Friday, January 19, 2007

Central Oregon Unemployment Roars Ahead

Todays Bulletin has a piece, Unemployment up; rates remain at historic lows, that details another unexpected increase in the tri-county unemployment rate. Deschutes County has roared to a 4.4% unemployment rate, up from a record low 3.5% in October. Granted, these rates are far below historical norms for the area, but both November & December rates surprised on the upside. And the losses were in "business and professional" industries, not the far lower paying leisure & hospitality area.

It might be said that Deschutes County will have more evident swings, due to our heavily tourist oriented economy, but Crook & Jefferson counties has even higher increases, both moving up .5% to 5.8% and 5.5%, respectively.

I've said many times that we are a "high beta" economy, as the economy as a whole goes, so do we but at a far greater extreme. And unemployment moving up almost one full percentage point in 2 months seems to indicate that we are headed towards the unhappy side of Central Oregons economic sine wave. And the job losses are in the home owner sector, not the renters.

Broken Top Deep Throat Tells ALL!

If you wonder what is happening in the BT saga, read the comments for the post after this one. Someone at BT has pasted much of the communications on the BT blog, which was closed last week due to high dirty-laundry quotients. Oh there's lawsuits and other juicy goodies there. This is NOT a Everybody Happy situation, believe me.

Broken Top Deep Throat, We Thank You!


Anonymous said...

Dear all,

Cascade Bank (CACB) stock had a very bad week this past week, and their recently reported financial results give some indication of the challenges in the Central Oregon economy.

CACB reported quarterly earnings on January 17th. Interestingly this is several days late when compared to past quarters (usually the report on the 11th-13th of the month). So they must have spent a few extra days fretting over the figures and the press release.

Subsequently the stock price has dropped 10% and one investment bank analyst has downgraded the stock to “sell”. Investment analysts now are revising their forecasts for CACB’s future profits downward.

CACB’s profit for this past quarter somewhat missed expectations, and the profit was partially propped up by a one-time state tax credit. This is noted in their earnings release.

A few other interesting/alarming signs in their results:

CACB reported that the balances in their non-interest bearing accounts fell 8% in one quarter (Sept-Dec 2006). Let me explain what this means. A non-interest bearing account is basically a checking account. When an individual or a business is making money, their checking account balances will be stable or increasing—because you are making more money then you are spending.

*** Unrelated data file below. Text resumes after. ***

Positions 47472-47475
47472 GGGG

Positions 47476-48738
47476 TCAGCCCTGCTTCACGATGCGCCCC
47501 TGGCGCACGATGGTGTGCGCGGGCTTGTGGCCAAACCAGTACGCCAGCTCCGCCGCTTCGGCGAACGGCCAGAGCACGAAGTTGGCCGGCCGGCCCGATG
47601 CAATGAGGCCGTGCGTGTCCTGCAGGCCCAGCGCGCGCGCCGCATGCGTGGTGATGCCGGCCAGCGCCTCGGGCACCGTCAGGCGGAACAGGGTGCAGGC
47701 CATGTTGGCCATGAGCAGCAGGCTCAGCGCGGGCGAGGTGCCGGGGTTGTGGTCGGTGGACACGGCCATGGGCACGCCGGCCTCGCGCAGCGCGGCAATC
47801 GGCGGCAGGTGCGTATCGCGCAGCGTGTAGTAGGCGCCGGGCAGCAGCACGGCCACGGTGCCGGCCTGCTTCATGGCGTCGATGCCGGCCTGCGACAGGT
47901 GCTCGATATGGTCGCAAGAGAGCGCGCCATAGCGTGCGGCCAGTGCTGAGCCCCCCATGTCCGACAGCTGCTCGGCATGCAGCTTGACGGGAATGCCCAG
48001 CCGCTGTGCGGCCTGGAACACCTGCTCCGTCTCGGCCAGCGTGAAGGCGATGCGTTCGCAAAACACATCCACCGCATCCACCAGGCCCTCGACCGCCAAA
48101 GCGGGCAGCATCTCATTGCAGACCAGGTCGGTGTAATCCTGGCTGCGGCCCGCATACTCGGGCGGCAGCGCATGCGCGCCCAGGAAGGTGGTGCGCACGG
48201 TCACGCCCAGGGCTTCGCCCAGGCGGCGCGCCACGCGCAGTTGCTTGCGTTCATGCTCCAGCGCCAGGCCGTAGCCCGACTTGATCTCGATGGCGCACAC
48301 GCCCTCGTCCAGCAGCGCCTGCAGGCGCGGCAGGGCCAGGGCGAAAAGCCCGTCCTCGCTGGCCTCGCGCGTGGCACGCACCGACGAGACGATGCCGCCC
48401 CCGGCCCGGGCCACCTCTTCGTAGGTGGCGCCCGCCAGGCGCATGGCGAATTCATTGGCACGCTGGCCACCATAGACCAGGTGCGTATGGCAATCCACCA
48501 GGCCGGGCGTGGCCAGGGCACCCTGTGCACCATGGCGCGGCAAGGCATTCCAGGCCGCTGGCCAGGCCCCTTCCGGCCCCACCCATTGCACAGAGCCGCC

However, when an individual or business starts losing money, they need to start running down their checking account balances, because the costs exceed the income. The CACB quote in their press release says “real estate-related businesses including construction, mortgage, escrow, and realty show a reduction in average and end of period deposit balances as compared to the prior quarter.”

What these quote means is that all of these CACB business customers, in the real estate sector, were running negative cashflows (ie losing money) in the fourth quarter of 2006. And that they were losing money so fast that they drew down 8% of the checking account balances.

Looking ahead, one can imagine that Q1 2007 will be similar. January to March are dead months in local real estate even in the best of times. So we can anticipate that CACB’s desposits will continue to drop fast. We can also anticipate that the real-estate sector will be forced to slash costs rapidly. The cash is dwindling. The data is clear.

Other notes from CACB’s earning results:

Net interest margin fell from 5.71% to 5.54%. This is the difference between the price they charge for loans and the coast at which they obtain the funds for those loans. This is in part due to the drop off in checking account balances. As these balances go down, the bank needs to seek higher cost funds elsewhere. So we can expect this margin % to drop further in the future.

CACB’s other expenses rose at nearly a 14% rate in the fourth quarter. This reflects higher costs of doing business (even CACB has to pay rent, and health insurance), and this further squeezes their performance). Now it's a tricky situation for them. If they cut costs by cutting employees and closing branches, they really start to lose the logic of being a “growth stock.”

CACB also significantly raised their provisions for non-performing loans and loan write-offs. Their % of delinquent loans doubled, and they attributed this to a single loan. If a single loan can have this kind of impact, then we might expect further trouble ahead as more “single loans” hit troubles. (Certainly some of those real-estate businesses who are running down their checking accounts so fast may also have outstanding loans from CACB, which may go bad in the future).

CACB mortgage revenue was down in Q4 2006 versus Q3 2006, and I would imagine that Q1 2007 will also be flat. Overall loan growth for the bank slowed dramatically.


And me? I have held my short position and now have made a tidy sum. I’m glad that I doubled my bet a few months back. Now I face the question of when to take profits. I don’t think that CACB’s troubles are over. Of course these profits do not offset the paper losses on my property in Bend anyway.

Those CACB executives and insiders who dumped the stock throughout 2006 (and especially in Q4) certainly knew exactly what they were doing. Perhaps the SEC will take a look at this. Of course I could be wrong.

-CACB Shorter (CACB Short Hair on the Bend economy board)